Feb 212014


Today is the birthday of Andrés Segovia Torres, 1st Marquis of Salobreña, usually known simply as Segovia, a virtuoso Spanish classical guitarist from Linares in Andalusia. He is often considered the father of modern classical guitar although that title should probably go to Francisco Tárrega. Nonetheless his influence was profound in re-establishing the importance of the guitar as a classical instrument, in advancing technique, and in spreading the popularity of classical guitar through performance and teaching. Practically all professional classical guitarists today are students of Segovia, or students of his students. Segovia’s contribution to the modern repertoire included not only commissions but also his own transcriptions of classical and baroque works. He is remembered for his expressive performances, his wide palette of tone, and his distinctive phrasing and style.

Segovia was born in Linares, in the province of Jaén in Andalusia. He was sent at a very young age to live with his uncle Eduardo and his wife Maria. Eduardo arranged for Segovia’s first music lessons with a violin teacher after recognizing that Segovia had an aptitude for music. This proved to be an unhappy introduction to music for the young Segovia because of the teacher’s strict methods, and Eduardo stopped the lessons. His uncle decided to move to Granada to allow Segovia to obtain a better education, and after arriving in Granada Segovia recommenced his musical studies, largely on his own. Segovia was aware of flamenco during his formative years as a beginning guitarist, but did not have a desire to learn the style. Instead he was more drawn to classical guitar that was undergoing a revival, especially under Francisco Tárrega. Tárrega agreed to give the self-taught Segovia some lessons but died before they could meet. Instead he continued to develop his own style without teachers.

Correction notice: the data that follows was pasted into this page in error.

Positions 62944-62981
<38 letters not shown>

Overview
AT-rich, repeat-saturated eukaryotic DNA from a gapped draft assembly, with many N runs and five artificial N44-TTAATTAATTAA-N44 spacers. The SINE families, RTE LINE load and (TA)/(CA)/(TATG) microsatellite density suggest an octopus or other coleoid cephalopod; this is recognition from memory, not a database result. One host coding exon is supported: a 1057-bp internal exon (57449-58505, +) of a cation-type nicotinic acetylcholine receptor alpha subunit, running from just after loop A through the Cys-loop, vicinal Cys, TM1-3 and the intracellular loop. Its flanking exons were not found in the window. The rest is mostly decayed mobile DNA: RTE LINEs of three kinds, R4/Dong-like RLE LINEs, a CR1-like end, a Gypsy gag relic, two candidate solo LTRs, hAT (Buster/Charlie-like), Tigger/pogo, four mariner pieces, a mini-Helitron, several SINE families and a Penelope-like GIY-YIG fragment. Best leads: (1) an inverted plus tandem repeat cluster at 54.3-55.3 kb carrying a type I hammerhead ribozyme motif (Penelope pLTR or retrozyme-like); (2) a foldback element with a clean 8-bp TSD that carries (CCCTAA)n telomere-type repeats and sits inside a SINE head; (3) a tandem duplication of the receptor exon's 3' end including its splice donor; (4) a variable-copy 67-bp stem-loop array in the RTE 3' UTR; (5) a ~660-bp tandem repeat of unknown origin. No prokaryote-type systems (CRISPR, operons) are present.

Francisco Tárrega

Francisco Tárrega

Segovia’s first public performance was in Granada at the age of 16 in 1909. A few years later he played his first professional concert in Madrid which included works by Tárrega and his own guitar transcriptions of J.S. Bach. Despite the discouragement of his family, who wanted him to become a lawyer, and criticism by some of Tárrega’s pupils for his idiosyncratic technique, he continued to develop his own style.

He played again in Madrid in 1912, at the Paris Conservatory in 1915, in Barcelona in 1916, and made a successful tour of South America in 1919. Segovia’s arrival on the international stage coincided with a time when the guitar’s fortunes as a concert instrument were being revived, largely through the efforts of Miguel Llobet. It was in this changing milieu that Segovia, whose personal drive and artistry coupled with new technological advances such as recording, radio, and air travel, succeeded in making classical guitar much more widely popular.